The term Emotional Intelligence came into prominence with Daniel Goleman’s 1995 best selling book Emotional Intelligence. He described EQ as the ability to “persist in the face of frustrations; control impulse and delay gratification; regulate one’s mood and keep distress from swamping the ability to think; empathize and hope.” He showed why these qualities “mark people who excel.” He also highlighted a school in Northern California that was seeing transformative results by teaching Social and Emotional Learning skills to its students. This school was The Nueva School. Janice Toben, M.Ed., founder of the Institute for SEL, and mother of two, led this charge.

Since then, leaders in academia, psychology and K-12 education have continued to build on the work and research highlighted in Goleman’s book. Yale’s Peter Salovey, now the President of Yale, Professor John Mayer and psychologist David Caruso developed an Emotional Intelligence Test in the late 1990’s, which to this day is used in businesses and organizations worldwide to gage employees’ EQ. Yale’s Roger Weissberg, Daniel Goleman and education visionaries Tim Shriver and Eileen Rockefeller Growald formed the Collaborative of Academic, Social and Emotional Learning (CASEL) to make SEL part of education from preschool to high school.

Research proving the power of EQ and the efficacy of SEL has continued to build. In the last three years however, research supporting SEL in both positive psychology and academia has markedly increased. We can no longer ignore that our children need Social and Emotional Learning skills to feel safe, supported and happy, to achieve academically and to succeed in the 21st century.

SEL in Schools and Beyond

If you’ve heard of Social and Emotional Learning or SEL before it may have been in your child’s school. There is growing acknowledgement amongst U.S. educators and policymakers of the importance of social and emotional development for successful student performance.

It makes sense: when students and teachers practice understanding and managing emotions, persevering, empathy, collaborating and making responsible decisions, they are able to learn more and schools are safer. In 2011, research from a meta-analysis of 213 studies showed that children in schools that fully implemented SEL programs performed better academically, had greater motivation and better classroom behavior, showed less aggression, and reported less depression, anxiety and stress.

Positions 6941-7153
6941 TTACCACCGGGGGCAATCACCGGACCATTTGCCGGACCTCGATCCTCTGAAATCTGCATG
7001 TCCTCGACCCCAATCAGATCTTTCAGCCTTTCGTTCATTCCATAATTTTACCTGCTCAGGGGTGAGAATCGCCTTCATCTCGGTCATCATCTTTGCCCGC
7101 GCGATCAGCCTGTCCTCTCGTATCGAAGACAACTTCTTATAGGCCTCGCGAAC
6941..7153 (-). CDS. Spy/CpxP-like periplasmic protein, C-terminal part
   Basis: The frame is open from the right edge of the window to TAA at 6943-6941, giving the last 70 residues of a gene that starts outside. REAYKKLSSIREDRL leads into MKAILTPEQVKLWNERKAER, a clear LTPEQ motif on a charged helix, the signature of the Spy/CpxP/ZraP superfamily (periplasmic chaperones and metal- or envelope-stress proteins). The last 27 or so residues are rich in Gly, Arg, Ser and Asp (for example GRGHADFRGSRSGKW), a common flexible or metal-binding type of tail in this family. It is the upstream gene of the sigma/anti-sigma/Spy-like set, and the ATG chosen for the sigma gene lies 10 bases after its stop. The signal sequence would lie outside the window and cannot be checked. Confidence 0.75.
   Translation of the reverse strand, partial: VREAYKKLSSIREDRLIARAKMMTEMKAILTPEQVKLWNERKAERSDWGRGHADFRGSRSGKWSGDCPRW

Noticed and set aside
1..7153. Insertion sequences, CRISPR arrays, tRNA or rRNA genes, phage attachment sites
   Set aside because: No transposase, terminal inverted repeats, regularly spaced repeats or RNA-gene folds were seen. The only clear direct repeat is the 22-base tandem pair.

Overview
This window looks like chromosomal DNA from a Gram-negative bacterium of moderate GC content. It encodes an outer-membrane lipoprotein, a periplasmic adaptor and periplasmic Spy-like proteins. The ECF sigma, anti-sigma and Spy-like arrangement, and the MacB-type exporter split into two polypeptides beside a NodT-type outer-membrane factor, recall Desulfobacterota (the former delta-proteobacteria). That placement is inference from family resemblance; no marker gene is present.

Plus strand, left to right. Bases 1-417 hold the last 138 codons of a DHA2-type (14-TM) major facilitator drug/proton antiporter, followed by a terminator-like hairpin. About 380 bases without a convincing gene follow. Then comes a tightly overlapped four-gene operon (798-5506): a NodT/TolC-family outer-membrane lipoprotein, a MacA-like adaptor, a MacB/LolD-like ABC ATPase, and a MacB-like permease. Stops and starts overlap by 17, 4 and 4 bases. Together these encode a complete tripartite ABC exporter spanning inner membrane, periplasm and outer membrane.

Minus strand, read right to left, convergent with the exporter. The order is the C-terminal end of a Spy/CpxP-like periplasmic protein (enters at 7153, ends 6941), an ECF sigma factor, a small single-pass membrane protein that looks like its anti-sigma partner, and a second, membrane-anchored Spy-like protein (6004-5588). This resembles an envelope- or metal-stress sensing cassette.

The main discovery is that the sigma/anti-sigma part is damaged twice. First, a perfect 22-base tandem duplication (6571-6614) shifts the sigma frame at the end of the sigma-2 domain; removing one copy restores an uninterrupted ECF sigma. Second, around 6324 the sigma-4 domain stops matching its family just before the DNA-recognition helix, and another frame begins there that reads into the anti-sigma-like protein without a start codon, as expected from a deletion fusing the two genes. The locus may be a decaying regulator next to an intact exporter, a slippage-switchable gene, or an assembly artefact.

At If You Can, we believe that SEL should be an integral part of classroom learning, and that your child should always feel safe and supported. In school, recess, after school programs or sports, when adults model and children practice SEL skills, the entire community transforms. Take a look at our “In Your Community” page for programs that incorporate SEL across all of these environments, and explore how you and your child can get involved!

What is IF…? adventure game that helps your child

IF… is a fun, adventure game that helps your child become more emotionally intelligent.

While your child navigates adventures and challenges in our imaginary town of Greenberry, we’re teaching proven life skills for your child’s well-being and success.

We all want happy, healthy and successful children. But what specific skills help our children get there? These skills have now been identified: they’re called Social and Emotional Learning (SEL) skills. They include: managing emotions like frustration and disappointment, showing empathy for others, persisting through failure, collaborating with others, and making good decisions. Research also proves that they can be taught.

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Games have a unique power to motivate and engage children.

97% of school-aged children are playing games. Research also shows that playing video games opens the “learning centers” in children’s brains. The If You Can team has brought together some of the most successful video game creators in history with national experts in SEL to harness this potential. We’re using a game to teach life skills your children most need to thrive both in school and out of school.

We’ve designed our game to support the transfer of the skills learned in the game to “real life”.

Your children’s experience is pure fun game-play. They aren’t aware they are learning skills, tools and strategies to become more emotionally intelligent. At intervals in the game, characters encourage your children to stop playing and try out the skills and strategies they’ve been modeling. Tools like breathing exercises to calm down and “real life” win-win strategies to resolve conflicts are examples.

intermediate resuslts

We also included a way for you to be involved.

Your personalized IF… app shows you what and how your children are learning. You tell us when you want to receive updates, so whenever it’s most convenient for you, you’ll receive the latest on what your children are doing in the game. You’ll see what skills your children are learning, as well as fun and effective ways you can help reinforce the learning. From simple discussion questions, to games, books and activities, you’ll be fully equipped with ways to bring everything from good listening and showing respect to collaborative problem-solving into your home.